Australia's older generation set to double by 2057, raising concern over health

Australia’s older generation set to double by 2057, raising concern over health
February 28, 2018 Rechenberg

It’s no secret that life expectancy in Australia is on the rise. According to the Australian Institute of Health and Welfare (AIHW), 3.7 million Australians were aged 65 and over in 2016, and this figure is set to rise to 8.7 million by 2056. However, Australia’s older generation appears to covet their independence, because two in three aged citizens chose not to use aged care in 2014-2015. So how are elderly Australians being taken care of in their own homes?

An ageing population

In many cases, elderly loved ones have little choice but to move into aged care facilities where proper, long-term medical assistance can be provided for them around the clock. But when it can be managed, the older generation of Australians value their independence and want to remain in their family home. Despite staff dedication to improving the quality of life for the elderly in aged care facilities, depression is one of the most commonly diagnosed mental diseases in these institutions. Does your loved one’s happiness depend upon their ability to remain independent? Supporting the elderly person in your life’s decision to stay at home can be difficult; there are worries and risks involved, but there are also solutions at hand.

Increased risk of falls

We all dread that phone call when your parent rings in the middle of the night to tell you that they’ve had a fall and can’t move. Worse yet, we envision them being unable to reach a phone to notify us. It’s a constant source of anxiety and concern. According to AIHW, “100,000 people aged 65 and older were hospitalised due to a fall in 2012-2013.” This number is only going to increase as the age and life expectancy of our population grows.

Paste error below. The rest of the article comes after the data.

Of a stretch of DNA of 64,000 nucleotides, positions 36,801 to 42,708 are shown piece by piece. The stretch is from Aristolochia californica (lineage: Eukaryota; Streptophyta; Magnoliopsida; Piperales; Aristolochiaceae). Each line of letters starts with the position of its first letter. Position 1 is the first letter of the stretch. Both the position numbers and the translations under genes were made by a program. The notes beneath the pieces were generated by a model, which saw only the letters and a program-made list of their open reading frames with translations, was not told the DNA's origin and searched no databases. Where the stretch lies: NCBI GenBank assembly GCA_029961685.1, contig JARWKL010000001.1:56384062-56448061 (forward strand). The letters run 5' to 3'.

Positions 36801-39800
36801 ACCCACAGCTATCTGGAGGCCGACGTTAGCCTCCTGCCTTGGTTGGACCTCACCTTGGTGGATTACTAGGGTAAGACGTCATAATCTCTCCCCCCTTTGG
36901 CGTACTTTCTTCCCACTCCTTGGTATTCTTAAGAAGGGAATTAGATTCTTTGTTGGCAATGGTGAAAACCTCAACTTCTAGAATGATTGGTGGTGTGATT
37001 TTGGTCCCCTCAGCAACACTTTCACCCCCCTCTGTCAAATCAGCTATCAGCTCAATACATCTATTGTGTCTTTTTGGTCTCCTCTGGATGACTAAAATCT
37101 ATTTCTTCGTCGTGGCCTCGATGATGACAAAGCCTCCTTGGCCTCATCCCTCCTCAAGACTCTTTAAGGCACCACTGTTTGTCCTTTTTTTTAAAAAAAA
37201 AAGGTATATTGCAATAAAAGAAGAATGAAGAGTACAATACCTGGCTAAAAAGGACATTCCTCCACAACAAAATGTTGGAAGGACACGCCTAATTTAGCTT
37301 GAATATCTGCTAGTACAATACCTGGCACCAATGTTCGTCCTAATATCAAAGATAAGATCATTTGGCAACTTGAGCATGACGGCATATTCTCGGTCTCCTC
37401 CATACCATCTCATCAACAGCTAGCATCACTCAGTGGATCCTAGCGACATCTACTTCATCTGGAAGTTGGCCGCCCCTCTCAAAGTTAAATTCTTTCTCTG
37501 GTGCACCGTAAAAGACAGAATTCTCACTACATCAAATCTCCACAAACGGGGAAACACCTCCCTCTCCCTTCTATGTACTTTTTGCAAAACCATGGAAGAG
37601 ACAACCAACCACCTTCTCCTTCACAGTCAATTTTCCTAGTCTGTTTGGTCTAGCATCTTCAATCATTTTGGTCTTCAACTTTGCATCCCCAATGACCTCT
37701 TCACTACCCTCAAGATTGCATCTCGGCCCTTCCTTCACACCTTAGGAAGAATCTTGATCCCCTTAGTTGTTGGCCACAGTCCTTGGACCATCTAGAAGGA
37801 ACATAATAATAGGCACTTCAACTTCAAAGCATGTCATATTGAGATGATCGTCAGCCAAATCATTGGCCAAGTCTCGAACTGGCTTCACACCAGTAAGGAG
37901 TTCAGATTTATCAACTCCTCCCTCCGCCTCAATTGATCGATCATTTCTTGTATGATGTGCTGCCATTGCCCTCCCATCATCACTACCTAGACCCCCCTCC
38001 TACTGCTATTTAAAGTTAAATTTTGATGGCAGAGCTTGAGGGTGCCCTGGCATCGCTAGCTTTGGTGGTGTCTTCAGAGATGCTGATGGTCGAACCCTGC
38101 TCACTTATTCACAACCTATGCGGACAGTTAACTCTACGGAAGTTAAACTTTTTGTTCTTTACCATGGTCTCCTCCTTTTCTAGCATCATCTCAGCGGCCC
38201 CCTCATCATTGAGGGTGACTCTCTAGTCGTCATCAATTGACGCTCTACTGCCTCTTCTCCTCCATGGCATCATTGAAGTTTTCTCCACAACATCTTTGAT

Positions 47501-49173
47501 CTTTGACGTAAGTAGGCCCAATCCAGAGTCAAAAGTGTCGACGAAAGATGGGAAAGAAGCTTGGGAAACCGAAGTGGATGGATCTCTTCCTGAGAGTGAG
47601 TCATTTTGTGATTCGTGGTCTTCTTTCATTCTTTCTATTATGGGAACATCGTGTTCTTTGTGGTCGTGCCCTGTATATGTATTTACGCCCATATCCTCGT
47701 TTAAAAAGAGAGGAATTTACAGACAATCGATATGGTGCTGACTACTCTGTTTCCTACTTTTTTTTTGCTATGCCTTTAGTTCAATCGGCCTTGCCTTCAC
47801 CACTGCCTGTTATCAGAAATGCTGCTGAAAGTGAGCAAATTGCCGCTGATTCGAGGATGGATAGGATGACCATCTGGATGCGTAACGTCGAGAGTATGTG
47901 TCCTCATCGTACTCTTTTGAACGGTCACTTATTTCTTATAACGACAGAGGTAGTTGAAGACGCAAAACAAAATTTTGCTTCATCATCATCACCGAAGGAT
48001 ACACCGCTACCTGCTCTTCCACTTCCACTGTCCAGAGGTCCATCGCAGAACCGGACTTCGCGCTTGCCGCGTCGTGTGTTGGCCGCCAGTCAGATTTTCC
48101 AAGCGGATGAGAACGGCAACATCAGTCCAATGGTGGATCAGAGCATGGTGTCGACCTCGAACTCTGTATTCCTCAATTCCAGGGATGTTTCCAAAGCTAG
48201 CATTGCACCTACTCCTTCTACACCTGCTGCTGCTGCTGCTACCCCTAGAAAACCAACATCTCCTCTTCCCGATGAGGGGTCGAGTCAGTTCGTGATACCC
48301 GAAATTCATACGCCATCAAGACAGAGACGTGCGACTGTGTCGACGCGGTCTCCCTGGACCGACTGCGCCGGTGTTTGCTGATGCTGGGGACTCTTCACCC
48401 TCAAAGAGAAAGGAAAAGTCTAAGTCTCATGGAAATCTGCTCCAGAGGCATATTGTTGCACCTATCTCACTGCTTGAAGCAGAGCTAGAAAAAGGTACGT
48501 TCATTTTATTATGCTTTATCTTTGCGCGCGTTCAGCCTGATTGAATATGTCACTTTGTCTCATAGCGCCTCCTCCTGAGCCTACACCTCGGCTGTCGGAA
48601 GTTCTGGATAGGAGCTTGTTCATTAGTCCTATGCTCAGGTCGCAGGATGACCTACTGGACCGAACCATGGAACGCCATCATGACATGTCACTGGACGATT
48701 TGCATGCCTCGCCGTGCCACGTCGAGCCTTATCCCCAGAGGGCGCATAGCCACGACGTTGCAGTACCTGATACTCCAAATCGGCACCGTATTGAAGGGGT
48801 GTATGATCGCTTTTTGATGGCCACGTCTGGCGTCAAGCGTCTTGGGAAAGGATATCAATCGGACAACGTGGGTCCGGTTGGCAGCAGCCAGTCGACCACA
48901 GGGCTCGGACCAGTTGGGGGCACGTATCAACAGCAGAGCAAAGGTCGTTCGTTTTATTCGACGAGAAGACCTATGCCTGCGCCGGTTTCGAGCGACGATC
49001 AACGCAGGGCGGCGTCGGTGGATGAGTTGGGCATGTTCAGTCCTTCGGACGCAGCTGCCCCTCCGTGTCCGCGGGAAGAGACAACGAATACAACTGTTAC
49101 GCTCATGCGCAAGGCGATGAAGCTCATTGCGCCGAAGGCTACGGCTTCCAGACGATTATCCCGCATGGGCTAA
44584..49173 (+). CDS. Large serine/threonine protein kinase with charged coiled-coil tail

Longer wait periods for assistance

More elderly people means more fall cases, and in turn this means longer waiting periods to receive assistance. If your loved one can reach a phone when they have fallen in their own home, how long will they have to wait before emergency assistance can be provided? How long will they need to wait to even talk to someone if you cannot be reached? Furthermore, did you know that it’s an average wait of 84 days between approval and entry into an aged care home? This is a long period, especially if your loved one is in desperate need of 24/7 care. You need to know that the elderly person in your life will have immediate and easy access to emergency assistance when something goes wrong.

Alternative help: medical alert alarms

Medical alert alarms are your peace of mind when it comes to supporting the elderly living in their own homes. It suits long-term residents and is also the perfect solution for stress during long waiting periods between acceptance of, and entry into, aged care and home care services. Rechenberg’s medical alert alarm can be worn as a pendant or a wristwatch, and one press of the button will alert a team of professionals in our control room, which operates 24/7. Immediate assistance is available around the clock, and your loved one will be able to talk to a real person straight away.

Don’t keep yourself in a constant state of worry about your loved one living alone. Contact Rechenberg today to ensure that the elderly person in your life receives immediate care when they need it.